That could support the notion that he holds the ball too long, as well as the knock that he doesn’t process quickly enough when reading his options. Or maybe it just means he needs to be willing to scramble more often instead of waiting for something to come open. Or maybe it’s even just a 1-year blip -- especially possible when that season lasted just 8 games and included various teammates and coaches losing time to positive COVID tests.
I can’t say holding the ball is not a problem for Fields, though I can say that it didn’t stand out as a problem in the 6 games I watched. He looked especially willing to check down in the January win over Clemson, hitting Trey Sermon for 4 of the RB’s 12 receptions on the year.
I can also point out that holding the ball remains an issue for Deshaun Watson, even through 4 years in the NFL. He seems to still be faring OK on the fantasy front.
Fields did vomit a few of those plays where the QB is clearly trying too hard to make something happen instead of just taking the sack, most notably on multiple occasions in last season’s Indiana game.
Eli Manning did that kind of crap throughout his NFL career, and he spent 14 years as the Giants’ full-time starter. Fields, by the way, threw all of 9 INTs across 22 college starts. And 7 of those were contained in 3 games.
What Manning couldn’t do, of course, was escape a crowded pocket for big rushing plays the way Fields can.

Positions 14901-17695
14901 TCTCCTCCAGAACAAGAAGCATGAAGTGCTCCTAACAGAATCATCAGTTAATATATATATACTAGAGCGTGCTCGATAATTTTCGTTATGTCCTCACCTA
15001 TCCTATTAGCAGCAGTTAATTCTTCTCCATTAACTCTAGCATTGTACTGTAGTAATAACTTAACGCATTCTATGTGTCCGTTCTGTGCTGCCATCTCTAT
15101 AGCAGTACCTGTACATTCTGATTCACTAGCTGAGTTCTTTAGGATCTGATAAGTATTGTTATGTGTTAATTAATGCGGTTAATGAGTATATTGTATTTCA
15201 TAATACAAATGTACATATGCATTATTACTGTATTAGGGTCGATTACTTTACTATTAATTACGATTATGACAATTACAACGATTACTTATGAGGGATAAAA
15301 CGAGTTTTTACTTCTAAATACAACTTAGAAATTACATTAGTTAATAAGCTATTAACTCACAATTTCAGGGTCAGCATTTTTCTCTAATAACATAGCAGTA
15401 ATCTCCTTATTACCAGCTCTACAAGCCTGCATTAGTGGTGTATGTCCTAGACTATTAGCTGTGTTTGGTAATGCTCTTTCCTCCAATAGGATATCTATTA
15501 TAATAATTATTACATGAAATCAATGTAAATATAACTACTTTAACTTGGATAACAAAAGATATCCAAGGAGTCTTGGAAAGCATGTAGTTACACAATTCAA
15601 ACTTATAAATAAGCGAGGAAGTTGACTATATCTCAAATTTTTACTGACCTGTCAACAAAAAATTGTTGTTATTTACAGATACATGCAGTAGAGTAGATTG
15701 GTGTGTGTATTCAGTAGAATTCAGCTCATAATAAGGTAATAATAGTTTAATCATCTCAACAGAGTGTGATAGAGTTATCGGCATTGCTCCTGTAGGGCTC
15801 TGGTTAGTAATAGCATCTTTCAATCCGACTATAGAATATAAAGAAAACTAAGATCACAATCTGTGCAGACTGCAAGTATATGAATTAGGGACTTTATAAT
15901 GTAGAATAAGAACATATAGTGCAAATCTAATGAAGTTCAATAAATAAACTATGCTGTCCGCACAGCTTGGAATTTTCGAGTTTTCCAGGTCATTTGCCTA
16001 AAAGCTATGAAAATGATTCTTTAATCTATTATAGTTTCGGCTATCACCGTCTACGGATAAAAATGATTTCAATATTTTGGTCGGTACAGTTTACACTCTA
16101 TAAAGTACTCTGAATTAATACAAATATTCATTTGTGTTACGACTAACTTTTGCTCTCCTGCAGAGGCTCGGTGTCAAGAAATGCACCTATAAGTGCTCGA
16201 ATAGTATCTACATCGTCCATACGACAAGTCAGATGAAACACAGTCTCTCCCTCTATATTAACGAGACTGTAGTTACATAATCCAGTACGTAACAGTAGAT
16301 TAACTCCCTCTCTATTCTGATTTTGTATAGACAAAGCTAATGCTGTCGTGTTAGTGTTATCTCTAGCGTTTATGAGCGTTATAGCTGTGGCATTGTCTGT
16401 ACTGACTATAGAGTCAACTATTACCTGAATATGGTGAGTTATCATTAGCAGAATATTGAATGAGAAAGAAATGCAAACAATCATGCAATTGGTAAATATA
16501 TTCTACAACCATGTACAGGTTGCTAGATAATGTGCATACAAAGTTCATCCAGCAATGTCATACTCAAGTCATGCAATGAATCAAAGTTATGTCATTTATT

And Fields doesn’t always switch into full scramble mode. This play shows him begin the escape before pulling up in the face of a defender and taking a shot to the end zone.
A nice play by the DB turned that into an incompletion, but that ability can be the difference between a 3rd-and-goal TD toss and settling for a FG. The constant run-pass threat of Fields will also continue to pressure defenses, especially as he continues to develop.
How different are Fields and Lawrence as long-term fantasy prospects?
I ask that not because I have an answer. I don’t. It’s more rhetorical, because I don’t think they’ve proved all that different to this point.
They entered college the same year in basically a tie for the top spot in recruiting rankings. It took Fields a transfer to Ohio State, but both QBs delivered on that promise as top-level starters. Each took a turn out-dueling the other in the playoffs. And both guys threaten defenses with passing as well as running ability.
The biggest difference so far looks like experience: Fields attempted 618 career passes while starting 22 collegiate games. Lawrence launched 1,138 passes across 40 games at Clemson.
I’m not trying to argue Fields over Lawrence as a QB prospect here. A bevy of evaluators talk about Lawrence being 1 of the most complete, “safest” QB prospects ever. ESPN’s Mel Kiper Jr. gave him the 4th-highest grade he’s ever assigned a QB -- trailing only John Elway, Andrew Luck and Peyton Manning. (And that’s no revisionist list, as the top 10 also includes Andre Ware and Ryan Leaf.)
Lawrence looks like the safest bet from this QB class to deliver in the NFL. But I don’t think his fantasy ceiling looks all that different than Fields’. Depending on how the various surrounding factors develop, I wouldn’t be surprised if Fields winds up the better fantasy producer.
Expect Lawrence to land atop our QB rankings for dynasty rookie drafts later this spring. But -- at least in my rankings -- don’t expect the gap to be large between him and Fields.